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"The calinda was a dance of multitudes, a sort of vehement cotillion. The contortions of the encircling crowd were strange and terrible, the din was hideous. One calinda is still familiar to all Creole ears.' It has long been a vehicle for the white Creole's satire. For generations the man in municipal politics was fortunate who escaped entirely a lampooning set to this air."
Clara Gottschalk Peterson gives a song, Calinda, also, in her collection, " Creole Songs from New Orleans in the Negro Dialect." The translation of her song deals with a Mister Mazireau who seemed like a bullfrog. The refrain was
Dance, dance, Calinda dim sin! bourn! bourn!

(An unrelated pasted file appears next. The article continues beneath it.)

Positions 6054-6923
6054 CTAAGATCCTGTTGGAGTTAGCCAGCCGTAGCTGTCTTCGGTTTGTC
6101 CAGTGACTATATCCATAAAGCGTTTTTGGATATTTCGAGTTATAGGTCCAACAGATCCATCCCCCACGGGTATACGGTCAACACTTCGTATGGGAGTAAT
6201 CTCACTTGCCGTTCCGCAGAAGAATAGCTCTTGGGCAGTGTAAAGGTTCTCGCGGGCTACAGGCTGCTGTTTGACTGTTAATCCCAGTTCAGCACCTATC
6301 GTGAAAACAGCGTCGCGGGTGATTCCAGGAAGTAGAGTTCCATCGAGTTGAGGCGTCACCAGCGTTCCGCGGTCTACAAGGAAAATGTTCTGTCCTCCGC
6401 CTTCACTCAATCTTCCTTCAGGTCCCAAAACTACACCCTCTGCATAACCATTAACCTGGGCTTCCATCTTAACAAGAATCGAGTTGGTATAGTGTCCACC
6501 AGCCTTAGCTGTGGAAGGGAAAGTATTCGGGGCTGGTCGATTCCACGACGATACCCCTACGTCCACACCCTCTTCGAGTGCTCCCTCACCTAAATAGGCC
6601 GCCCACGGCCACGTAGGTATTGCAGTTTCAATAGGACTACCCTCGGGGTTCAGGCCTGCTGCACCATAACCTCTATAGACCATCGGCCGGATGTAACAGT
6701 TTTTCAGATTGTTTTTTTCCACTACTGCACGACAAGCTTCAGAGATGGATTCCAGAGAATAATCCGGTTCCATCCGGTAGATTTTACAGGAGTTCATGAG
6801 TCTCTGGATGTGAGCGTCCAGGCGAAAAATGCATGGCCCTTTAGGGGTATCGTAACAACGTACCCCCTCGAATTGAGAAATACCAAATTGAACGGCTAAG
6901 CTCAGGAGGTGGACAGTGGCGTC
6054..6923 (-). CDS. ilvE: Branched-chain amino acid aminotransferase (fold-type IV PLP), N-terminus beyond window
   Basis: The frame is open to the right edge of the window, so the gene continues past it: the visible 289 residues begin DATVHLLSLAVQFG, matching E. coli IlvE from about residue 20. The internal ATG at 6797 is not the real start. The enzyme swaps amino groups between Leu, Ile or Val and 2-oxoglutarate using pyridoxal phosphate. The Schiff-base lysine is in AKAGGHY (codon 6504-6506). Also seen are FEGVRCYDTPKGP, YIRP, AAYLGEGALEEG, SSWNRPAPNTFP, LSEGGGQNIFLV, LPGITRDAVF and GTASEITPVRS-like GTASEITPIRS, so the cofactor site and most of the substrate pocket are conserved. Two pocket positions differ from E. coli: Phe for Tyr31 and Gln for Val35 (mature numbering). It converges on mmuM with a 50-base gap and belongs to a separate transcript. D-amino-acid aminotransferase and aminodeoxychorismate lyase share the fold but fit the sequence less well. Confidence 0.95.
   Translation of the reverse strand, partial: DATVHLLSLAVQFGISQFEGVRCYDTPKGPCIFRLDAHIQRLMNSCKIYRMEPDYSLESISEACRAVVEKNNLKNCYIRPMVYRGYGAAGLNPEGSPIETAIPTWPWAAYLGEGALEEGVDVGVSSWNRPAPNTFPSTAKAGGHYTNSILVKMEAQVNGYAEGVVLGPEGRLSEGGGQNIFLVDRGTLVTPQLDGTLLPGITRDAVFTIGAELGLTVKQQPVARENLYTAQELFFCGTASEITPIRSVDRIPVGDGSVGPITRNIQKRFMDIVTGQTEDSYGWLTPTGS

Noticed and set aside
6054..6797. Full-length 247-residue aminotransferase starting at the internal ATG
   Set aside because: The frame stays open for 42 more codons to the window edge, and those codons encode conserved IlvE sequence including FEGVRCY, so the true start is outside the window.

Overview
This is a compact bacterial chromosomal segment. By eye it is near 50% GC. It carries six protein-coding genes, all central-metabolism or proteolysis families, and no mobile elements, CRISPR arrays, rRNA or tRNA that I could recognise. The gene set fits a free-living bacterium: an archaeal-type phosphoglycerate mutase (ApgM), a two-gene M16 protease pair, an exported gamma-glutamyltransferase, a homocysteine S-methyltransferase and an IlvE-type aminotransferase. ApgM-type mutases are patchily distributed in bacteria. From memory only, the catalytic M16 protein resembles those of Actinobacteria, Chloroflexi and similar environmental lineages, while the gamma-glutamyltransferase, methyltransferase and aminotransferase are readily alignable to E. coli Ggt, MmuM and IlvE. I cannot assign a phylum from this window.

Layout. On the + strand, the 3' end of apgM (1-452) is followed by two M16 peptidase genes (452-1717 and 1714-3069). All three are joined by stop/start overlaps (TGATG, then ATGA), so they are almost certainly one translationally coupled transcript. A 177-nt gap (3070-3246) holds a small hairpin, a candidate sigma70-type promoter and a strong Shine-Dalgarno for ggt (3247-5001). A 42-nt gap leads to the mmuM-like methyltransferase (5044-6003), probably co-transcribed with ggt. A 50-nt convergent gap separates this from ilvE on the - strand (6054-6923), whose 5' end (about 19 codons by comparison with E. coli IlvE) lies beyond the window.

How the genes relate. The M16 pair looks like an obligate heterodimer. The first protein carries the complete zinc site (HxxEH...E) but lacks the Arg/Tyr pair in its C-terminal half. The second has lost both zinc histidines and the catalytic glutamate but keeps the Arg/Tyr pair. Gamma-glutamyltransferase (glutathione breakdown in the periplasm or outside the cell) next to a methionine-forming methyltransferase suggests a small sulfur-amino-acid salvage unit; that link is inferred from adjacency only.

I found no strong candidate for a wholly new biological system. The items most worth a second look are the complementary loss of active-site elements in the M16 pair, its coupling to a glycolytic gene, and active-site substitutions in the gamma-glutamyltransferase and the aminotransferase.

Cable's version is of a Judge Prebal who gave a ball and charged three dollars for the tickets. It ends,
Dance Calinda, Bon-djoum! Dance Calinda, Bon Bon-djoum 1
In an article," Creole Slave Songs," in the Century Magazine, 1886, George W. Cable gives various other dance-songs of the Creole slaves. One shows the satiric nature appearing in many of the Creole songs, as distinctfrom those of the slaves of other sections. It mocks the free colored folk, those who were bound by certain fixed conventions of their class. The quadroon woman, called here milatraisse, could go to the ball, which was frequented by certain types of white men, and the black man, called here by a name signifiying crocodile, attended her to the ball to light her way by a lantern — there being no street lights then, and the free quadroon man could go to the ball only as a musician — a menial position in those days.
MILATRAISSE COURRI DANS BAL
Milatraisse courri dans bal, Cocodrie po'te fanal,
Trouloulou! C'est pas zaffaire a tou, C'est pas zaffaire a tou,